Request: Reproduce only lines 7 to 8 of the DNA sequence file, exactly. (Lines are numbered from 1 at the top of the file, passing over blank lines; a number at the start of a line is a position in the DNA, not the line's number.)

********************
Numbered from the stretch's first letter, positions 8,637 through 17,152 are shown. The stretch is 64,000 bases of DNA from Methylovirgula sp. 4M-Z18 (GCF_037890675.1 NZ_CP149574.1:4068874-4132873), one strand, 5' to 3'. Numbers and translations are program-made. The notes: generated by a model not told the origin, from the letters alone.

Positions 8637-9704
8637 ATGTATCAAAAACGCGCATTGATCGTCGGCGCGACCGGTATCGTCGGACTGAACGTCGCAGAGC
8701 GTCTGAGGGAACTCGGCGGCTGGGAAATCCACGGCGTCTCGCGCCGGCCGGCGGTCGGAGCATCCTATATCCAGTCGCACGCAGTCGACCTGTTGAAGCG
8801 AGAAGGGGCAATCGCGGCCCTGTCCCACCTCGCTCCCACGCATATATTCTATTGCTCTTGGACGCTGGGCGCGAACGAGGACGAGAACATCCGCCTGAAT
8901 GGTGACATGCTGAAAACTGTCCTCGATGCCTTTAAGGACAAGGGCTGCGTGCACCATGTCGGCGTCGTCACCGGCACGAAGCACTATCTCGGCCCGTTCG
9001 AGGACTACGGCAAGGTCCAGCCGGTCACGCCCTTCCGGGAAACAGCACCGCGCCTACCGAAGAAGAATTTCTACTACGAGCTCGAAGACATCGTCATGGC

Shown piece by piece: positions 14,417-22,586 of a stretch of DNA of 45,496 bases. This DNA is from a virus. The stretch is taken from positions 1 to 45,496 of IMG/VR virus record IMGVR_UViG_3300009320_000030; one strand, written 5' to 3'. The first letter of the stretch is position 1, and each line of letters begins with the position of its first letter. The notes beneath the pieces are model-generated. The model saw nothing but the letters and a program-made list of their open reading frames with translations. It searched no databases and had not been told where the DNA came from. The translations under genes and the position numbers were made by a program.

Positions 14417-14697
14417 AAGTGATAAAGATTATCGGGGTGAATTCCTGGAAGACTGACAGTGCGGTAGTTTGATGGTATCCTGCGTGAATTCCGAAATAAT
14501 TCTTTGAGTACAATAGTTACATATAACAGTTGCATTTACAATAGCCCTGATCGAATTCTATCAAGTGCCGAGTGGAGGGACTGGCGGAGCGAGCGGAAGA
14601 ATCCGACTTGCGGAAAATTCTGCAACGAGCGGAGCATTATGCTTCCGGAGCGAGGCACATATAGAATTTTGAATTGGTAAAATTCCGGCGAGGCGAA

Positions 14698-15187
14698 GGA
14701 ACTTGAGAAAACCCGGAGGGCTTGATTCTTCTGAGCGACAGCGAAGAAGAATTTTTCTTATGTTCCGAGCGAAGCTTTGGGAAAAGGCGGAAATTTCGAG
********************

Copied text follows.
9001 AGGACTACGGCAAGGTCCAGCCGGTCACGCCCTTCCGGGAAACAGCACCGCGCCTACCGAAGAAGAATTTCTACTACGAGCTCGAAGACATCGTCATGGC

Shown piece by piece: positions 14,417-22,586 of a stretch of DNA of 45,496 bases. This DNA is from a virus. The stretch is taken from positions 1 to 45,496 of IMG/VR virus record IMGVR_UViG_3300009320_000030; one strand, written 5' to 3'. The first letter of the stretch is position 1, and each line of letters begins with the position of its first letter. The notes beneath the pieces are model-generated. The model saw nothing but the letters and a program-made list of their open reading frames with translations. It searched no databases and had not been told where the DNA came from. The translations under genes and the position numbers were made by a program.